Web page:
Hit List Movie Review: A decent thriller with rough edges

Hit List Movie Review: A decent thriller with rough edges

While the film has its heart in the right place, it only manages to shine in sporadic moments, rather than throughout the film
Hit List(2.5 / 5)

Who is a hero? Well, Google describes it as, “A person who is admired for their courage, outstanding achievements, or noble qualities.” In cinema too, we call a film’s protagonist a hero because they’re brave, confront adversity with ingenuity, show kindness, oppose evil, and deliver stirring monologues about righteousness. In the latest outing, Hit List, a hero is defined as someone who overcomes their inherent timidity, to stand up for their family and fight for injustice. Interestingly, this film is also an introduction to a new hero in town, Vijay Kanishka. Be it the film’s definition of a hero, or Kanishka’s unconventional choice of script for his debut, there’s a lot to talk about this suspense thriller. While the film has its heart in the right place, it only manages to shine in sporadic moments, rather than throughout the film.

Director: Sooryakathir and Karthikeyan
Cast: Vijay Kanishka, Sarath Kumar, Sithara, Abi Nakshathra, Gautam Vasudev Menon, Garuda Ram

Vijay Kanishka plays a man (Vijay) whose mother and sister are kidnapped by a masked man. Now, the protagonist has to carry out the orders of the abductor to save his family from being killed. Meanwhile, ACP Yazhvendhan (Sarath Kumar) is also on the case and tries to find the face behind the mask. 

The first ten minutes are probably the weakest portions of the entire film. We see characters played by Bala Saravanan and Aishwarya Dutta providing an introduction to Vijay’s personality, in a scene that is meant to crack us up. However, as we expect the film to be a suspense thriller, we only wonder what value such scenes add to the bigger scheme of things. Fortunately, the film picks up pace after the first quarter, as Vijay’s family is abducted and he gets a call from the kidnapper.

For the rest of the first half and most of the second half, the film goes in rounds as the masked man makes Vijay do some diabolical tasks, such as killing a chicken, and then later killing a human. You may wonder why killing a chicken made it to the list. Well, Vijay is described to be a follower of Vallalar’s ideology and someone who is against the killing of any living being. The film goes to great lengths to establish this belief of Vijay, so much so they get it wrong. Vijay’s meet and greet with Yazhvendhan happens at an event where the former promotes Vegetarianism, by asking the audience to download an app named Go Vegan. While this might be a minor detail in the film, it forms the very basis of Vijay’s personality, and we are left wondering if he is a vegan or a vegetarian.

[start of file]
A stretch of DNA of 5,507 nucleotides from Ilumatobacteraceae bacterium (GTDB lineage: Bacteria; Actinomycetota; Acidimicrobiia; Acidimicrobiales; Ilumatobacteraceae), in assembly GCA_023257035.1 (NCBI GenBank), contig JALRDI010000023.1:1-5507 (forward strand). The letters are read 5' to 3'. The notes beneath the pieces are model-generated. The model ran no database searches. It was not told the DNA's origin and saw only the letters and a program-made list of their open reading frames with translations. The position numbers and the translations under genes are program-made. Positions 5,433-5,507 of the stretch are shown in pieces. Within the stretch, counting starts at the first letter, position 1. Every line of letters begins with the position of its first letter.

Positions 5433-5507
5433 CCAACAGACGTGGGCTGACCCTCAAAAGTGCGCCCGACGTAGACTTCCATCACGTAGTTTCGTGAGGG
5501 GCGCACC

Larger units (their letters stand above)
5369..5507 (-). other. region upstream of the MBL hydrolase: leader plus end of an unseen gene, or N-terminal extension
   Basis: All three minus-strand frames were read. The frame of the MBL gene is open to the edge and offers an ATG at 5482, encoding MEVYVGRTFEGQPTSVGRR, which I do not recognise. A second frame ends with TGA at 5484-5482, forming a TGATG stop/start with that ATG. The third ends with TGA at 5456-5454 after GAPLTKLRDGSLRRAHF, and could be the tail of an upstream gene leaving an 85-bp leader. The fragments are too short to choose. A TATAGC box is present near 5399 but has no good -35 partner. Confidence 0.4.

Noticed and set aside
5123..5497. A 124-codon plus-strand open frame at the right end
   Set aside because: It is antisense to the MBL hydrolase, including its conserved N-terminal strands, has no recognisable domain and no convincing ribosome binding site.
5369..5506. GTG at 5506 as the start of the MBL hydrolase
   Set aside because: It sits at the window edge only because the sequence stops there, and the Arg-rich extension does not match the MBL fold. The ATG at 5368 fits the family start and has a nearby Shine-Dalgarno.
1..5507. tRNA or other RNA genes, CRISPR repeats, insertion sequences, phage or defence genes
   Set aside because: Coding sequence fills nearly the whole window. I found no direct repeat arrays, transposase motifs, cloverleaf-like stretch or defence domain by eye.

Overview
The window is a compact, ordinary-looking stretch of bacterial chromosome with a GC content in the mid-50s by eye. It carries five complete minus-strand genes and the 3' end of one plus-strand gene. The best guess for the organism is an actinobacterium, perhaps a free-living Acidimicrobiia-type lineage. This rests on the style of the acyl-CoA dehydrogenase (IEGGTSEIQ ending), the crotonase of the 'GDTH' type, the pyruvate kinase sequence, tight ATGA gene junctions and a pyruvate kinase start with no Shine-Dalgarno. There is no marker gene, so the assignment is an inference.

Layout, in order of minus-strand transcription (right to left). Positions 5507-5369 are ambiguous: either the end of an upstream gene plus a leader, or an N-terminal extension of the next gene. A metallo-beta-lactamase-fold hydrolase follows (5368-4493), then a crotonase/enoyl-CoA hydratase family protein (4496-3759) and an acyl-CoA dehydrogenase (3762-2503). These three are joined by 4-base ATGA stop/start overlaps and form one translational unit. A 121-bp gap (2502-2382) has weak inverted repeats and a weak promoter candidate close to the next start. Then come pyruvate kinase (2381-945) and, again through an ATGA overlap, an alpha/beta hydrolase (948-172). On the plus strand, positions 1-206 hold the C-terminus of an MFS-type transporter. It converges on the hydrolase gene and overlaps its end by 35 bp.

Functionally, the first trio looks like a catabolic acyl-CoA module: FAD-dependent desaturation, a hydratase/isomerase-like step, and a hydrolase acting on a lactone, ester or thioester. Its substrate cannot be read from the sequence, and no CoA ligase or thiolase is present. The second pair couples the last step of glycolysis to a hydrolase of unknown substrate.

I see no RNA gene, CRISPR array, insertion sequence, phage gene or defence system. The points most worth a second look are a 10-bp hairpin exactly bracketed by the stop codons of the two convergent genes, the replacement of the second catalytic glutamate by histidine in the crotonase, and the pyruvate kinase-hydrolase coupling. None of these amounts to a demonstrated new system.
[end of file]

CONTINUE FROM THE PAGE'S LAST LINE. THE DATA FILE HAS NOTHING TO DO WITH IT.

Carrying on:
The strength of the film hinges on the final 30 minutes, where the true purpose behind the masked man's manipulation of Vijay and the string of murders is revealed. This core message, though important, feels somewhat dated. Nevertheless, the film has its heart in the right place, with the message reflecting a real-life injustice. But the real suspense is at the very end of the film when the identity of the masked man is revealed. The end reveal manages to be something you cannot predict, but the road it takes to get there is rather traffic-heavy. 

Circling back to our hero, Vijay Kanishka, the film predominantly shows him as coy and cowardly and has no heroic traits in him. Unlike films that only use a timid hero to amplify his elevation later on, Hit List is true to its characterisation and pulls no punches in showing how much of a coward its hero actually is and how he is pushed to the other end. Towards the end of the film, he does get his heroic due, as he fights back in an attempt to save his mother and sister. As the credits started rolling, before I could compose my thoughts about the film, I could hear the audience erupt with applause, and I was instantly reminded of something actor Soori said in an interview, “The hero is any character the audience claps for.”

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